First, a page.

Majority of lesbian, gay or bisexual pupils bullied for their sexuality

The majority of lesbian, gay or bisexual students have been bullied at school because of their sexuality.  New research published by the charity Stonewall shows the effect of such bullying is often severe.  28 per cent of bullied pupils had attempted suicide, 61 per cent had self harmed, and nearly half showed signs indicating depression.  Bullying affects schoolwork and achievement, with four in ten bullied pupils missing school as a result and one in three changing future plans for education, including at worst, planning to leave school or abandon the aim of higher education.The report shows that adult leadership in the school makes a marked difference in how lesbian gay and bisexual pupils report their experience.  Schools which unequivocally state that bullying people for their sexuality is wrong, schools which do not tolerate demeaning language against such pupils, and schools which act quickly against incidences of homophobic bullying, have much less bullying, and significantly better outcomes.


Three quarters of lesbian, gay and bisexual pupils have been bullied in schools where bullying is not acted on quickly, as opposed to less than half for schools which do act quickly.  Pupils are twice as likely to say they feel ‘accepted’ in a school which has explicitly stated homophobic bullying is wrong.   Lesbian gay and bisexual pupils are three times more likely to say their school is ‘accepting’ where bullying is tackled quickly, more than twice as likely to be happy at school, and two and a half times more likely to have an adult at school they can talk to.


As a whole faith schools were found to do worse than others on these key issues of adult leadership.  Faith school pupils are more likely to report that teachers never challenge demeaning language (36 per cent against 26 per cent), and more likely to say that homophobic bullying is not acted on quickly (31 per cent against 24 per cent).   However, there was no discernable difference between private and state, boarding schools versus day schools, or schools in rural or urban areas.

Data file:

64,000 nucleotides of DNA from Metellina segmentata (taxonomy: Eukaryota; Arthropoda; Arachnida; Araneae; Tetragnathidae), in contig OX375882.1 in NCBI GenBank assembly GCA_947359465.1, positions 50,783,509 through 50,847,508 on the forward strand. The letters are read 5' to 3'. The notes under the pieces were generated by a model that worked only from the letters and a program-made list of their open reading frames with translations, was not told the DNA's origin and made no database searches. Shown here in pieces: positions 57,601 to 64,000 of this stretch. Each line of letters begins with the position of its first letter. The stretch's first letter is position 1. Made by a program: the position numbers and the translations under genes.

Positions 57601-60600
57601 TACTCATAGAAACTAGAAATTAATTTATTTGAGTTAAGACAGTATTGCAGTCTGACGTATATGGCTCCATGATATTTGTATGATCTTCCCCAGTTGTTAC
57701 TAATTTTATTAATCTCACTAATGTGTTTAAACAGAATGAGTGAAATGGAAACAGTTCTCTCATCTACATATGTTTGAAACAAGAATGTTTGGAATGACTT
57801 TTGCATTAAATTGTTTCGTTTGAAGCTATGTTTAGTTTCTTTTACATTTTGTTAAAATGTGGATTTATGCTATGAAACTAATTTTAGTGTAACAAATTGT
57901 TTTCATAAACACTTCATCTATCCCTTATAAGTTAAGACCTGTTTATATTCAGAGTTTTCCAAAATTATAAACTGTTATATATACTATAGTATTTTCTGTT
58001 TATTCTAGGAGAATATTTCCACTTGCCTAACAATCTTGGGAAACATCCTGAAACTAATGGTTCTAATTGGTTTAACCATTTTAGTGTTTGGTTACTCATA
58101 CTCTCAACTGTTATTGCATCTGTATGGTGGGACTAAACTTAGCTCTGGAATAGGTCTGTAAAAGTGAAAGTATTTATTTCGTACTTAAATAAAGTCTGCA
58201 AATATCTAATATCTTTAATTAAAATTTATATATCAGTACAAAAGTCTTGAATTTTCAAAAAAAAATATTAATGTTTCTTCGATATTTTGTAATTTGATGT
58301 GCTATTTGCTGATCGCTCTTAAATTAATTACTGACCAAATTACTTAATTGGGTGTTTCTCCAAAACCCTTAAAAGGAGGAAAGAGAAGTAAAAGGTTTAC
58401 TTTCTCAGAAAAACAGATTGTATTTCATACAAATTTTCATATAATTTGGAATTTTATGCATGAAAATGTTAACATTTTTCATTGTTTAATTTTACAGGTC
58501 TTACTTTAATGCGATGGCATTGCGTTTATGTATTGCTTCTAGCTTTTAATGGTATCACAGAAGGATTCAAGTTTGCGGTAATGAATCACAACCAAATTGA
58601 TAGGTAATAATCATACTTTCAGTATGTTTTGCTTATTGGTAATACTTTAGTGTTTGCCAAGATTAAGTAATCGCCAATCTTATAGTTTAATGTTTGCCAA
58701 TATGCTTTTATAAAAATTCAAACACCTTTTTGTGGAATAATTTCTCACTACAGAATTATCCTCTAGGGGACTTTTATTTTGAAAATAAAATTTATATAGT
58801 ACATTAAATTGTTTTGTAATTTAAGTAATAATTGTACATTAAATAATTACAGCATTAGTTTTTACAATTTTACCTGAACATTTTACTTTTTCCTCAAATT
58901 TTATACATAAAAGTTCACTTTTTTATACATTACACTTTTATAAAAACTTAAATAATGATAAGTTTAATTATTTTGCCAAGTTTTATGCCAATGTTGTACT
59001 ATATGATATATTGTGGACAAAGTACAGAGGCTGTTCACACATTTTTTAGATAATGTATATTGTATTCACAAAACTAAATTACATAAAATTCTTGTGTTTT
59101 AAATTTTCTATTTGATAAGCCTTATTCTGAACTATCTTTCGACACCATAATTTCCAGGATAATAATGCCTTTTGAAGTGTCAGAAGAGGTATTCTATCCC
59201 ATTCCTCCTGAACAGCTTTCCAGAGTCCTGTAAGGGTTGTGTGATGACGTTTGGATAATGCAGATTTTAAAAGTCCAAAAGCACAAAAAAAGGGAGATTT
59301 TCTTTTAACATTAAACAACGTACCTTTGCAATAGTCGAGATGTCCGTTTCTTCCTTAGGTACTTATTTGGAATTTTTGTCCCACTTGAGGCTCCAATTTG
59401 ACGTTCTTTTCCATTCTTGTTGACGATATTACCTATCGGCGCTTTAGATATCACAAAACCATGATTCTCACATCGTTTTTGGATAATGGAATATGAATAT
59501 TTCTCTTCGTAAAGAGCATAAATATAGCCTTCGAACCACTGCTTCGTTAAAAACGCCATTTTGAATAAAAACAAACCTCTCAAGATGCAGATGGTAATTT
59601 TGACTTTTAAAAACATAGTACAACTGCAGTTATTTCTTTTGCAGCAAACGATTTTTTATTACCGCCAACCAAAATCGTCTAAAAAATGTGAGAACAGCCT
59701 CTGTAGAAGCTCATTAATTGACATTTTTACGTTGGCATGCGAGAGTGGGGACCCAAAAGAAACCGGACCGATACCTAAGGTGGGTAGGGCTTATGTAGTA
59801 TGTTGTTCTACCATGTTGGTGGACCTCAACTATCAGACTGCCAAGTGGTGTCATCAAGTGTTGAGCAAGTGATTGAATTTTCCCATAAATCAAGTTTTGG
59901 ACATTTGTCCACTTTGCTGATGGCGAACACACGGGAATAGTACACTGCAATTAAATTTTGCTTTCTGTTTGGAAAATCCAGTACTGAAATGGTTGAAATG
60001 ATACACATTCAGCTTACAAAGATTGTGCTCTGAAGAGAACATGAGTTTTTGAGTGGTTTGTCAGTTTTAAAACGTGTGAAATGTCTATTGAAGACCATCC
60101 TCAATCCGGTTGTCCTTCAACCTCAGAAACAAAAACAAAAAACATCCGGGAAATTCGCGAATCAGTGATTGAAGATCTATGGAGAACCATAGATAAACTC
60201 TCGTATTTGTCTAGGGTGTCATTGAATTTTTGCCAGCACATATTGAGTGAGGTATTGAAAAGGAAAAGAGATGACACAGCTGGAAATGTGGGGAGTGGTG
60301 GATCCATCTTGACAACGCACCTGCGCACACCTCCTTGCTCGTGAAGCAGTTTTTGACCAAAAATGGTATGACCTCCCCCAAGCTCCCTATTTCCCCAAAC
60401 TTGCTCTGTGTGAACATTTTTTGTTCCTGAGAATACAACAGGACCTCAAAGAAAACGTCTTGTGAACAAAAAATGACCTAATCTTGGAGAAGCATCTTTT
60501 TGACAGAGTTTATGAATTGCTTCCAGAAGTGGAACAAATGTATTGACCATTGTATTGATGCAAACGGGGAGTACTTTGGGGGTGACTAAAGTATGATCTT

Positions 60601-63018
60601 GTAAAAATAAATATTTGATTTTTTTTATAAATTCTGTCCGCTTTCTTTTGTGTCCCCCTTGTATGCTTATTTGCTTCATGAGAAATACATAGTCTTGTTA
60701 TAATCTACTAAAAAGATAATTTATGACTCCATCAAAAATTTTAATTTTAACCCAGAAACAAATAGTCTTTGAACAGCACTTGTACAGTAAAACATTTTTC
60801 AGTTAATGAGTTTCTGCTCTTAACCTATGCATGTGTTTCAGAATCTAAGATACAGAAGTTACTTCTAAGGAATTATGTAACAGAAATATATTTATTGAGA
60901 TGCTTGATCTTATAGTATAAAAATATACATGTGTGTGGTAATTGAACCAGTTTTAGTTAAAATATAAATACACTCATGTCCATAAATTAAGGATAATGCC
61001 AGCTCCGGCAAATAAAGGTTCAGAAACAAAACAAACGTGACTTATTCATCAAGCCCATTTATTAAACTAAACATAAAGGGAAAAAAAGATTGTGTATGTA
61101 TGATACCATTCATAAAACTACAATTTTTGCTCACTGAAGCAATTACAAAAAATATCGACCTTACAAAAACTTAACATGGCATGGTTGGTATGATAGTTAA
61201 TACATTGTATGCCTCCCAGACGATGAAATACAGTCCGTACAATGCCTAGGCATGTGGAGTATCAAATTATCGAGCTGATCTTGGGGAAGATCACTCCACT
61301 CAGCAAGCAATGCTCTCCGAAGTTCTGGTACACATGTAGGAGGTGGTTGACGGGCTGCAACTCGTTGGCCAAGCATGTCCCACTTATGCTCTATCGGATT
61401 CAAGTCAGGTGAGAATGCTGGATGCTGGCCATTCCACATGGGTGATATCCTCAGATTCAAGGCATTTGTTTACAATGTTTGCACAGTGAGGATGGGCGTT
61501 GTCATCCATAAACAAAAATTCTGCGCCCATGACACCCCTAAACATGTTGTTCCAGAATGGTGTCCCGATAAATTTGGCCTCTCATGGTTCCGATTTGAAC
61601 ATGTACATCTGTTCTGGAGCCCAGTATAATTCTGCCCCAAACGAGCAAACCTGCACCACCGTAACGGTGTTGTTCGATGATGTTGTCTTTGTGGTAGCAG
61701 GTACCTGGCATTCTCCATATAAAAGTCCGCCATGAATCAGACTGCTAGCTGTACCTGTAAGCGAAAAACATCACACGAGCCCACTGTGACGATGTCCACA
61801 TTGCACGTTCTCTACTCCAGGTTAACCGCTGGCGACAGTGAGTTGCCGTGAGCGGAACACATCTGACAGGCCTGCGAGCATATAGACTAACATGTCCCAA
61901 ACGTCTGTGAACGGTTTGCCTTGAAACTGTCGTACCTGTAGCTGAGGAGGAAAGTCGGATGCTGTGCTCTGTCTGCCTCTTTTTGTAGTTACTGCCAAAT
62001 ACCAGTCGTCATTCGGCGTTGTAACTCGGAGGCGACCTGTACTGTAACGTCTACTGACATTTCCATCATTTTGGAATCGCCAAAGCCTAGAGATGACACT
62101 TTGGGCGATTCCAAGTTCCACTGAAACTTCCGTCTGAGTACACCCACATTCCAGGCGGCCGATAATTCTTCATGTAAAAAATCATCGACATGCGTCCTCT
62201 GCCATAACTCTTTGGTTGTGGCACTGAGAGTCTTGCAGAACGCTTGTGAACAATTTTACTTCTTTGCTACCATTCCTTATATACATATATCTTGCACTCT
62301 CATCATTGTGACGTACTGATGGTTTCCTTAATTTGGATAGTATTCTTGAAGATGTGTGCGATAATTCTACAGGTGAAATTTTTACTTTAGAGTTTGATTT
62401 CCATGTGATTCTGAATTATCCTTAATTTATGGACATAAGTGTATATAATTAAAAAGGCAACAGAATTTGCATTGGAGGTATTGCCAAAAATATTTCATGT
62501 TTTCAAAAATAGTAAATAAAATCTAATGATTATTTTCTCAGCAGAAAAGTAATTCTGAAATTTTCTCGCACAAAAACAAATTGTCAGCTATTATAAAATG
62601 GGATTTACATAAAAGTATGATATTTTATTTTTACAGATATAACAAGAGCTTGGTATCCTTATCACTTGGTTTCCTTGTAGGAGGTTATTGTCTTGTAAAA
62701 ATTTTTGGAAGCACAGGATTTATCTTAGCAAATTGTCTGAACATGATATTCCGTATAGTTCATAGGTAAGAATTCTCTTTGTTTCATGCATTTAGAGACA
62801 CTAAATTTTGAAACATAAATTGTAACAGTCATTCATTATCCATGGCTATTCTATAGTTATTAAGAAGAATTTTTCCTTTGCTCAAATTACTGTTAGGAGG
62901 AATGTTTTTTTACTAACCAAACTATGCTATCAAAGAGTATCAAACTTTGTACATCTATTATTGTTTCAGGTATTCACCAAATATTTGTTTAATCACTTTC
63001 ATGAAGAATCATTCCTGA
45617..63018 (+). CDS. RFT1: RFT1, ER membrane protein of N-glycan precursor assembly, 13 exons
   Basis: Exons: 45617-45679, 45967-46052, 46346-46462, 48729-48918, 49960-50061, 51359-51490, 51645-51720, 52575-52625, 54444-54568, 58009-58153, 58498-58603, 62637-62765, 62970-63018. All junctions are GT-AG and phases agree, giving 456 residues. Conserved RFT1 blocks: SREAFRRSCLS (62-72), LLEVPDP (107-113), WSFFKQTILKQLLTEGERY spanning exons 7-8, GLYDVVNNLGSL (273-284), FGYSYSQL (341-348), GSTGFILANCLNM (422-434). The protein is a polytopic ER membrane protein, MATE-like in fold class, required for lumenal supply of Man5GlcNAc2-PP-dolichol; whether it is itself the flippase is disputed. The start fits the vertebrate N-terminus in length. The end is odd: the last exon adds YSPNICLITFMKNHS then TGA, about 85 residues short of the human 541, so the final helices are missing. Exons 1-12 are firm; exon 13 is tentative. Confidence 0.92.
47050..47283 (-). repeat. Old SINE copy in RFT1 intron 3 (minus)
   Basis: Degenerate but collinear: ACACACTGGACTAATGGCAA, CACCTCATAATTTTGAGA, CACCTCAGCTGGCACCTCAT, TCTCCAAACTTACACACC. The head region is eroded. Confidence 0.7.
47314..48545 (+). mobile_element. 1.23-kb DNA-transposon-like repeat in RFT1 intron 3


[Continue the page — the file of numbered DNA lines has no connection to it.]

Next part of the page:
Educators are often nervous about parental opposition, and the reaction of faith communities.  Stonewall’s Education for All Conference, 5th July 2012, gave examples of schools which had engaged successfully with  faith communities.  Religious and non religious parents show high levels of support for action against homophobic bullying, and families from religious communities are often less monolithic on the subject than anticipated.  The number of schools which explicitly condemn homophobic bullying has doubled since 2007 and the number of children reporting they have been bullied for their sexuality has declined from two thirds to 55 per cent.


Comment: Quakers as parents, teachers, governors, and councillors… and as pupils… are deeply embedded in the education system.  Our concern for education without fear or violence goes back to George Fox.  Many Friends will simply say “Well, we oppose all bullying” and of course all bullying is equally wrong.  But genuine peacemaking requires us to understand the differences.  All bullied children may feel demeaned, ashamed, guilty, depressed or sick.  A child bullied for their race or disability may not want to talk about it.  But however vicious racism is, black parents already know and accept that their child is black.  A child who is or may be lesbian gay or bisexual may simply not know who to talk to.  Their parents may be prejudiced and the teachings of their faith community hostile.  They may be frightened that revealing the bullying will lead to their rejection.  This is why the leadership in the school is so important.  Bullied pupils should know, that we know what works and that we will do it.

The School Report 2012 is based on research commissioned by Stonewall from theUniversityofCambridgeand 1600 pupils were surveyed.   Stonewall and several other charities provide excellent resources and advice.

This article appears in the Friend magazine of 27 July

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